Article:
Tuesday, September 2, 2014

Instant Media

While reading Neil Postman's Amusing Ourselves to Death I kept comparing all of the examples he gave with today's media culture. In Part I of the book Postman describes the audience of oratory events by stating that "its attention span would obviously have been extraordinary by current standards...[and] these audiences must have had an equally extraordinary capacity to comprehend lengthy and complex sentences aurally" (45). If the audiences attention span would have been extraordinary in the '80s then I imagine it would seem damn near impossible now. Seven hours of talking? Most students in school today can't go a single class period without checking to see if they have a new text or if someone 'liked' their latest facebook post. Television today has evolved so that we can skip through the commercials or, if you're watching something like Netflix, avoid the commercials all together. People today can no longer sit through a ninety second commercial. Our media has been made so instantaneous that if we become bored within a few seconds of a commercial on television we can transfer out attention to something that will bring our entertainment to us even faster, like Pinterest.

Today's media has also made content much more concise. It takes a little effort to try to convey a complex message in 160 characters or less. A constant complaint I get from students is that they can't possibly write about a topic for five, whole pages. Which is why I have all of my classes participate in Smith Magazine's Six Word Memoir activity. I give the students an allotted amount of time to write about several different experiences in their lives that have made them you they are today. Then I show them the Smith Magazine challenge and ask them to explain each event or the meaning of each event in six words. In all of the classes I've used this activity the students have agreed that it is much harder to get their point across in six words than in several paragraphs. It would follow that the same struggle can be found for public figures in the 21st century. Lincoln and Douglas had hours apiece to explain their ideologies. Public debates today could never dream of lasting that long if they actually wanted to keep the attention of the majority of their audience. Now they have to cram everything they want to say about their position and ideologies into soundbites that the public can consume in small doses. If not they risk people forgetting or ignoring what they are trying to convey. Instant media may seem to make communication easier by making faster, but faster isn't necessarily easier.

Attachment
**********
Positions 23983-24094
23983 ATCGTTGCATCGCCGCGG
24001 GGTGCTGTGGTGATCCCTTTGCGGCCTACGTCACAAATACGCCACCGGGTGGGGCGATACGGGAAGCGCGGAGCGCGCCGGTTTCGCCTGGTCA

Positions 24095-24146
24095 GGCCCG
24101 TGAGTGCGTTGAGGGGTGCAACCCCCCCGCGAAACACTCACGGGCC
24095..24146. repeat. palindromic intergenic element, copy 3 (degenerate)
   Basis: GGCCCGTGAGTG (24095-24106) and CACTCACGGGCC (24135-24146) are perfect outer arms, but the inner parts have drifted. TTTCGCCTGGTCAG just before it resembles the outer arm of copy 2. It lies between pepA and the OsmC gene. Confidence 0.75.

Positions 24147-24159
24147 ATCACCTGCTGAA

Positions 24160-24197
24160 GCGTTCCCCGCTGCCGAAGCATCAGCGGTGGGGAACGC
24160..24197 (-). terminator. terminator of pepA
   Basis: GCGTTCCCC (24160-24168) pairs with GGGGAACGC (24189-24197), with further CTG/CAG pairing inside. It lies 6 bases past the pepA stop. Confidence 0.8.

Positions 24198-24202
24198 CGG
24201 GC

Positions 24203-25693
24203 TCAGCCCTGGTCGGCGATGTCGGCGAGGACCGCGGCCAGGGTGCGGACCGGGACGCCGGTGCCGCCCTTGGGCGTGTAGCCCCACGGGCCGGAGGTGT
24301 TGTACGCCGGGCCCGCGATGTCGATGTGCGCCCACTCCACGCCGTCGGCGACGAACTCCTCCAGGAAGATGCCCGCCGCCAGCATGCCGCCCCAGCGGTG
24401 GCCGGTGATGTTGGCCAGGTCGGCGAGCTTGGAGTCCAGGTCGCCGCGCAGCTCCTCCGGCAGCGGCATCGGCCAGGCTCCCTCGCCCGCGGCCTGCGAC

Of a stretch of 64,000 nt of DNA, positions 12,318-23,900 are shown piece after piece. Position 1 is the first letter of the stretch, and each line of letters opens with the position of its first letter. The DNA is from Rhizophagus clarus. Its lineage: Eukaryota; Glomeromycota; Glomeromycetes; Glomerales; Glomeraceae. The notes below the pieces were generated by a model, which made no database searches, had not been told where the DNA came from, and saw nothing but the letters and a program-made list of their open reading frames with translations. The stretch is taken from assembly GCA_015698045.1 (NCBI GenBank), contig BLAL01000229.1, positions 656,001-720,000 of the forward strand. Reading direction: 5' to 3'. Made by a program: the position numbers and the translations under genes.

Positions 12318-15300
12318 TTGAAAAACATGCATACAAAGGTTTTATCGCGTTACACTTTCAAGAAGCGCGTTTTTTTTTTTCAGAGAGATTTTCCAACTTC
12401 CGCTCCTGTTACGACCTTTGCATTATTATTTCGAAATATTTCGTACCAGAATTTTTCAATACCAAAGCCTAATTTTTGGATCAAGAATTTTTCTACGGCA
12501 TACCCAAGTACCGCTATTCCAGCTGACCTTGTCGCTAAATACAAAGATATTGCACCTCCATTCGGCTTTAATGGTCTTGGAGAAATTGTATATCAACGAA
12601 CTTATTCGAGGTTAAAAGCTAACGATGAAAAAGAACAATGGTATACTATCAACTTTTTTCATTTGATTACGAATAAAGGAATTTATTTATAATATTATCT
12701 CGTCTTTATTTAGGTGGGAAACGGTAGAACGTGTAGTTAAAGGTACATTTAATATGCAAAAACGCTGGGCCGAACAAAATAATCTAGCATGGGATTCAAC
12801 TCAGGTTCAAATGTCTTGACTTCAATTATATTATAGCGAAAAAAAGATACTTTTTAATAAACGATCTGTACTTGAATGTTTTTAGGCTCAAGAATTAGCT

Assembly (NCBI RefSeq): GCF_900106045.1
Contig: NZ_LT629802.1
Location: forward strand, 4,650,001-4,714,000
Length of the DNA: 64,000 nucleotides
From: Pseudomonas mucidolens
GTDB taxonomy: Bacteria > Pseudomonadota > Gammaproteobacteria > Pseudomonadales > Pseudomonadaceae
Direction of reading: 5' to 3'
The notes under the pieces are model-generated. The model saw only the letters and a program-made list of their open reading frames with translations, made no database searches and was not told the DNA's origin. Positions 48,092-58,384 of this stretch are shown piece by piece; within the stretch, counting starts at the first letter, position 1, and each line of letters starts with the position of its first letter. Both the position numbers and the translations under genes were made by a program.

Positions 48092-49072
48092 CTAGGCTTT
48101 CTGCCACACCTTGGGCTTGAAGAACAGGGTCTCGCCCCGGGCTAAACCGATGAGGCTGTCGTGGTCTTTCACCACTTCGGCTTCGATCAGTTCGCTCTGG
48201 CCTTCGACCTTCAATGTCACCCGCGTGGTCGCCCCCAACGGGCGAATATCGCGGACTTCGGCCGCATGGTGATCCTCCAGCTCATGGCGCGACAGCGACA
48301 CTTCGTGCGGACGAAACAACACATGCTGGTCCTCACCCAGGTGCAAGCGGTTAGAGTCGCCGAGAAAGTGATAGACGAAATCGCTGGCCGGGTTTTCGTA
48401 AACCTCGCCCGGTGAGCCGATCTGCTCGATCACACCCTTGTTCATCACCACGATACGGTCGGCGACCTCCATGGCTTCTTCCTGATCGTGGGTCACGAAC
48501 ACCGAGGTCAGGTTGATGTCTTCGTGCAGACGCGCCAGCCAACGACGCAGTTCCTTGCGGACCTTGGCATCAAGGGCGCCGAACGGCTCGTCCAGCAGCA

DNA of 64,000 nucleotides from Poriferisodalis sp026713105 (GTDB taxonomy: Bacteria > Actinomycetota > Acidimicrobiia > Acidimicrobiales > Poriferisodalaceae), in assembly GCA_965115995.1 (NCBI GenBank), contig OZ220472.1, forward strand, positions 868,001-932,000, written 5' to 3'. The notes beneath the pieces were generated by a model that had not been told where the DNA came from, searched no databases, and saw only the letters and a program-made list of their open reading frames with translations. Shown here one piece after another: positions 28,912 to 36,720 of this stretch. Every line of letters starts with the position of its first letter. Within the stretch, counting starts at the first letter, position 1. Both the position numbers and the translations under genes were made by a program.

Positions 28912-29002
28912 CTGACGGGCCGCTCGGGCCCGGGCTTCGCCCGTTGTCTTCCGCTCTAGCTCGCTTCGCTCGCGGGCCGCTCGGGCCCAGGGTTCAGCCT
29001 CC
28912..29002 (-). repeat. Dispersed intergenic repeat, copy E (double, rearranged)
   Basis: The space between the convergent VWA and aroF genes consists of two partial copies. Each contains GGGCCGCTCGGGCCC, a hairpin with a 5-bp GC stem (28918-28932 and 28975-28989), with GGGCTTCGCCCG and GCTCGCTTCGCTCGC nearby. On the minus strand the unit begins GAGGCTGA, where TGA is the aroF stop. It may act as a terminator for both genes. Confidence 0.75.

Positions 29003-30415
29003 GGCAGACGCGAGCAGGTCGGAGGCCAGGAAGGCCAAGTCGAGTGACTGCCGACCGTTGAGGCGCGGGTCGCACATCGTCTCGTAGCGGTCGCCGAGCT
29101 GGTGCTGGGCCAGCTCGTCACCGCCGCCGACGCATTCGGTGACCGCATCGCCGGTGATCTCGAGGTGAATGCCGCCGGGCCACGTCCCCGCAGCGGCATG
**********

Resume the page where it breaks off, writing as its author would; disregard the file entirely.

1. I agree, students are definitely more accustomed to a world of quicker communication. Writing a letter to friend would probably seem silly to most students. I doubt that they would even consider writing an email, especially if they are in contact with friends through sites like Facebook and Twitter. The point that I am trying to make is, that for many students, the medium of print doesn't seem like a natural mode of communication.

    I understand this seems like a contradictory statement to make, due to my previous comments about the usage of Facebook and Twitter. Obviously, you must interact with print in order to post on Facebook or Twitter. However, in Language and Learning in the Digital Age, James Paul Gee and Elisabeth R. Hayes believe that people are treating these texts more like oral communication. They state, "Digital media allow people to use written language in ways that resemble how people use face-to-face oral language. People can communicate at great distances in real time through the Internet and various sorts of social media. When people post a text online, send a text message, or use Twitter, readers can quickly get into dialogue with them and ask them, as in an oral culture, what they mean, why they mean it, and why they think it is true."